He’s right on his main point: Ubuntu is just Debian with a bit of polish and focus on making it easy for a normal user - but he seems to think that’s unimportant …

I seem to remember that Lunix uses 3 partitions, can I install it on just one ? I have a hard disk with a few spare partitions. One partition has windows on it, would it install sensibly and not break anything ? Or is it stupid like it used to be ? Is there a 64 bit version of Linux ?

You might want to add a swap partition.

I believe the newer versions of grub are able to boot Windows as well. It might be good to have a Windows rescue disk available if you want to install grub.

If you don’t trust grub, you could choose to install it in the boot sector of your Linux partition, and not in the MBR. Then you use the Windows boot manager to start Linux. For this you need to copy the boot sector of your Linux partition over to Windows as a file. There is a tool by debian that does it for you from the Windows side. Let me know how you decide what to do, and I will try to find some more detailed instructions for you.

Linux was one of the first OSses that had a 64 bit version for AMD64 architecture.

EDIT:
Have you ever tried installing XP second? Good luck in trying to keep your Linux partition safe, or at least being able to boot into Linux after XP installation. That’s why we used to call it WinDoof (doof <-> stupid)! :raspberry: :raspberry:

Debian is a great distro, but I use SuSE 10.1 for my main box and laptop. It’s very nice and polished. Easy setup features with YaST. Great graphical install program for newbies as well as experienced users. Getting the right packages for multimedia is a breeze too. On the downside the SuSE firewall is a pain in the ass to set Samba shares up with if you are creating windows shares. You can stop the firewall and access windows shares if needed. Also package management is rather slow compared to Debian based distros if you use YaST and Zen. However, you can install Smart Package Manager instead. It takes out alot of hassels and MAJORLY speeds up your upgrades. Also, installing proprietary drivers for Nvidia and ATI are fairly painless. Suse as an X11 utility that is really easy to use called Sax2.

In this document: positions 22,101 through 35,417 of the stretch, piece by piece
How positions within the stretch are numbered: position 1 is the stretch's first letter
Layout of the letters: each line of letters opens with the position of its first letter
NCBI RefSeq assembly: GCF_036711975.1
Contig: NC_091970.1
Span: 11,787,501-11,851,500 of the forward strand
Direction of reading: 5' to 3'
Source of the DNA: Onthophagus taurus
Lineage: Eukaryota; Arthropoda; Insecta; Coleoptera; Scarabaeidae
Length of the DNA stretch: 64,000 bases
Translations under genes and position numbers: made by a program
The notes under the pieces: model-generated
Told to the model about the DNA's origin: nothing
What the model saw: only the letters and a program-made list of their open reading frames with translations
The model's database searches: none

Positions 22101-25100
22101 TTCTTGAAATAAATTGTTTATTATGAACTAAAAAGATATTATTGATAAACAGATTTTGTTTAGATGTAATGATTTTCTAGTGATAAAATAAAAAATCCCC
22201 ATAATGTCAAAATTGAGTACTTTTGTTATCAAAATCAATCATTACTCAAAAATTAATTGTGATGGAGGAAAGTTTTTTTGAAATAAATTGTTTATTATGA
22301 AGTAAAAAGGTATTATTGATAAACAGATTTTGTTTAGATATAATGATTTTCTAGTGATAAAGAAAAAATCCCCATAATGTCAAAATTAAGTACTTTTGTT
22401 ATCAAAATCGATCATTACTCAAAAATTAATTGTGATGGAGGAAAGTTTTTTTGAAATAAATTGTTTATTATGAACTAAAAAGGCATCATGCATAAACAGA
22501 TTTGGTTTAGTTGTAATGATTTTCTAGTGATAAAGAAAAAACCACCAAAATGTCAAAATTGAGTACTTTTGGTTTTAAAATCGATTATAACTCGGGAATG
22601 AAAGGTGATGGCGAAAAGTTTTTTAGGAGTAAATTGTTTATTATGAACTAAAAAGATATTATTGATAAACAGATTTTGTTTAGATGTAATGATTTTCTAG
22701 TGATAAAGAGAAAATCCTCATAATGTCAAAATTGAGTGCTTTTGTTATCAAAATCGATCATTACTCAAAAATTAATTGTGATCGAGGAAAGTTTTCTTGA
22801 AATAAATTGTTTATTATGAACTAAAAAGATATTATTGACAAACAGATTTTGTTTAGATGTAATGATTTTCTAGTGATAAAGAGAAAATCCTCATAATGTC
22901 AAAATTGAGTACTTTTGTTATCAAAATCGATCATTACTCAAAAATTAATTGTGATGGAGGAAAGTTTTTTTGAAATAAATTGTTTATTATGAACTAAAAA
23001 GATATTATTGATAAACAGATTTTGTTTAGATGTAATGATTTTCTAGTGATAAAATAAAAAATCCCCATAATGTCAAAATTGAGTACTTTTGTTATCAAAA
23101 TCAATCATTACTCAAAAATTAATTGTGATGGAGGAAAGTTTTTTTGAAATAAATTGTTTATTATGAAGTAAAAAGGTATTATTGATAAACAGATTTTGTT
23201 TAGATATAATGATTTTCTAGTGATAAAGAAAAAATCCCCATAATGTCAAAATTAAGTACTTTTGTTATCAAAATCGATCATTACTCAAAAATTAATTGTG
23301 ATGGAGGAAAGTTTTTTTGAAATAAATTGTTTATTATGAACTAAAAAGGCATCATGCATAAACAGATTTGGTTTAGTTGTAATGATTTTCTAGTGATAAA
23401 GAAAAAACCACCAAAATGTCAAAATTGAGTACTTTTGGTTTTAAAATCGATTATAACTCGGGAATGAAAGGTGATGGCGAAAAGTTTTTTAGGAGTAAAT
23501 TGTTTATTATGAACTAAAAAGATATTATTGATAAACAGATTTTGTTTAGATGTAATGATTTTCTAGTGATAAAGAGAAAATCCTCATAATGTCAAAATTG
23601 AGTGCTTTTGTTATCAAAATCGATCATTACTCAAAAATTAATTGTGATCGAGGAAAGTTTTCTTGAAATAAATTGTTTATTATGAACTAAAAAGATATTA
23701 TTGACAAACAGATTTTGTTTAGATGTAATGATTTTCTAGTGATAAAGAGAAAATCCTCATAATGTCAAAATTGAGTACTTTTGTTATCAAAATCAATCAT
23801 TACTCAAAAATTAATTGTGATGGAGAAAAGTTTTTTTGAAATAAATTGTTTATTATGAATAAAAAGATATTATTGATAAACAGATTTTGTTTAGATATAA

Ubuntu is also nice for package management. The community support is one of the best. But i found I was editing lots of scripts to get some things working, especially with my amd64 machine. Also I think KDE support is better in SuSE than in Kubuntu. If you like Debian, have a 32bit processor, and like KDE, I would suggest you check into Mepis.

If your trying to revive an old machine I would suggest Zenwalk. I got an old Acer 340T Travelmate up and running quite nicely with it.

Chinese language support works well in all 3 that I have used. I can log into my English SuSE desktop and when I’m finished, my girlfriend can log into her Chinese desktop. Try doing that with windows!

For a fast download server in Taiwan check out ftp.isu.edu.tw. They have most of the major distro .iso’s there.

Macs are great but at at a high cost.

have fun!

linux doesnt necessarly need 3 partitions. it could have just one (like on a mac mini for instance). swap partions arent really necessary nowadays, it’ll depend on your hardware. my advice though, create a /home partition!

grub works fine in the mbr to dual boot xp/linux. i have been using it for a while. i always had problems with lilo getting corrupted but grub is more stable. i don t think you’ll break anything by installing linux on your system. i’d say try grub on the mbr, use fdsik /mbr in dos to restore mbr if you encounter any problem.